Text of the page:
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Table 1 An overview of studies investigating the impact of disclosure of APOE and Amyloid PET test results to research participants

From: Dementia risk communication. A user manual for Brain Health Services—part 3 of 6

Publication Project/study name Type of study Disclosure of Main finding(s)
Green et al. 2009 [54] The Risk Evaluation and Education for Alzheimer’s Disease (REVEAL) Study RCT APOE No differences between the two groups (disclosure vs no disclosure) in changes in time-averaged measures of anxiety, depression, or test-related distress (measured at 6 weeks, 6 months, and 1 year).
The ε4-negative subgroup had a significantly lower level of test-related distress than did the ε4-positive one.
Chao et al. 2008 [55] REVEAL RCT APOE Participants who learned they were ε4 positive were significantly more likely than ε4 negative participants to report AD-specific health behavioral change 1 year after disclosure.
Bemelmans et al. 2016 [31] N/A Systematic review APOE In cognitively unimpaired research participants with a first-degree relative with AD, disclosure of APOE-ε4 positivity does not lead to elevated anxiety and depression levels.
It does increase test-related distress.
It results in behavioral changes concerning insurance and health.
Langlois et al. 2019 [56] Alzheimer’s Prevention Initiative Generation Program RCT APOE Standard protocol for disclosure is reported.
Analyses have not been published yet.
Harkins et al. 2015 [57] Anti-Amyloid Treatment in Asymptomatic Alzheimer’s Disease (A4) Study. Modified Delphi study to develop consensus on best practices Amyloid PET Standard protocol for disclosure is reported.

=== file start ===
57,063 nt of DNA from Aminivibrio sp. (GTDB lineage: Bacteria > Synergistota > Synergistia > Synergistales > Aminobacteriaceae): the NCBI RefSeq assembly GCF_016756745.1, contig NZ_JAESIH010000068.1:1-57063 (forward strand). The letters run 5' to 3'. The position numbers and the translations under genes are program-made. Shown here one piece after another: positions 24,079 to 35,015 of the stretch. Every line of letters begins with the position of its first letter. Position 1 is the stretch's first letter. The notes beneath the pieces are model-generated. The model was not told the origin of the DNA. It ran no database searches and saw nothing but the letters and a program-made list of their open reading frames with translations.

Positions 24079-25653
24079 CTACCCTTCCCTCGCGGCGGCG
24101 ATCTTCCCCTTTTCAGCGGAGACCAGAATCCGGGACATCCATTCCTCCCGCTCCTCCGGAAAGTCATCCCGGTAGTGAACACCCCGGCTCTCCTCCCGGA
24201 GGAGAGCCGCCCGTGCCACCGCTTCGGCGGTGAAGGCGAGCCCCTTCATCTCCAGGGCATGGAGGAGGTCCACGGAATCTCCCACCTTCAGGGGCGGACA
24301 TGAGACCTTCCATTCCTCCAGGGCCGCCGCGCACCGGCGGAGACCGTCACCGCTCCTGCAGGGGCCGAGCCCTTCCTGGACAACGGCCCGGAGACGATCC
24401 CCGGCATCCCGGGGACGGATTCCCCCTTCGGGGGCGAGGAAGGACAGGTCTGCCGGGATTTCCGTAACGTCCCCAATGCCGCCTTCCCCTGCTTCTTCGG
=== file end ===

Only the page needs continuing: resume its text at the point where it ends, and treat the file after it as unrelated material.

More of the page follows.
Burns et al. 2017 [58] University of Kansas Alzheimer’s Prevention through Exercise [APEX] RCT Amyloid PET Depressive symptoms were stable throughout the visits and not different between groups (elevated vs non-elevated amyloid).
Anxiety symptoms peaked at a low level on the day of disclosure in the “elevated” group but were not sustained at 6 weeks or 6 months.
Individuals with elevated amyloid had slightly higher total levels of test-related distress compared with the non-elevated amyloid group at 6 weeks and 6 months post-disclosure.
Largent et al. 2020 [32] Study of Knowledge and Reactions to Amyloid Testing (SOKRATES) recruiting participants from the A4 and Longitudinal Evaluation of Amyloid Risk and Neurodegeneration (LEARN) trials Observational study Amyloid PET Participants generally understood that an “elevated” amyloid PET scan result means increased but presently unquantifiable risk of developing AD dementia.
Participants who received an “elevated” result often wanted more information regarding the result.
An “elevated” result sparked negative emotions that decreased but did not entirely dissipate with time, but did not lead to extreme distress.
Support the safety of disclosing amyloid imaging results to cognitively unimpaired persons following pre-test assessments of knowledge and psychological well-being.
Participants who received an “elevated” result reported contemplating and making changes to health behaviors and future plans to a greater extent.
Participants with elevated brain amyloid viewed the amyloid PET scan result as a serious, sensitive piece of health information.
Irrespective of their brain amyloid status, participants were mindful that their amyloid PET scan result had implications for themselves and also for others.
Grill et al. 2020 [59] A4 study and LEARN trials Observational study Amyloid PET Participants in the elevated amyloid group, compared with participants who learned that they had a not elevated amyloid result, were not more likely to experience short-term increases in depression, anxiety, or suicidality
Wilde et al. 2018 [60] N/A Systematic review Amyloid PET The sparse data available suggest that disclosure of amyloid PET results has a low risk of psychological harm in the context of clinical trials, whereas both participants and professionals seem to support disclosure.
More research is needed about the psychological impact of PET disclosure, and the predictive value of results at an individual level.
Communication materials and strategies to support disclosure of amyloid PET results should be further developed and prospectively evaluated.
Kim and Lingler 2019 [61] N/A Systematic review Amyloid PET Provides important early insights into the psychological safety of disclosing amyloid imaging results to cognitively normal persons.
Highlights the need for rigorously designed studies that address social and behavioral outcomes and extend to symptomatic populations.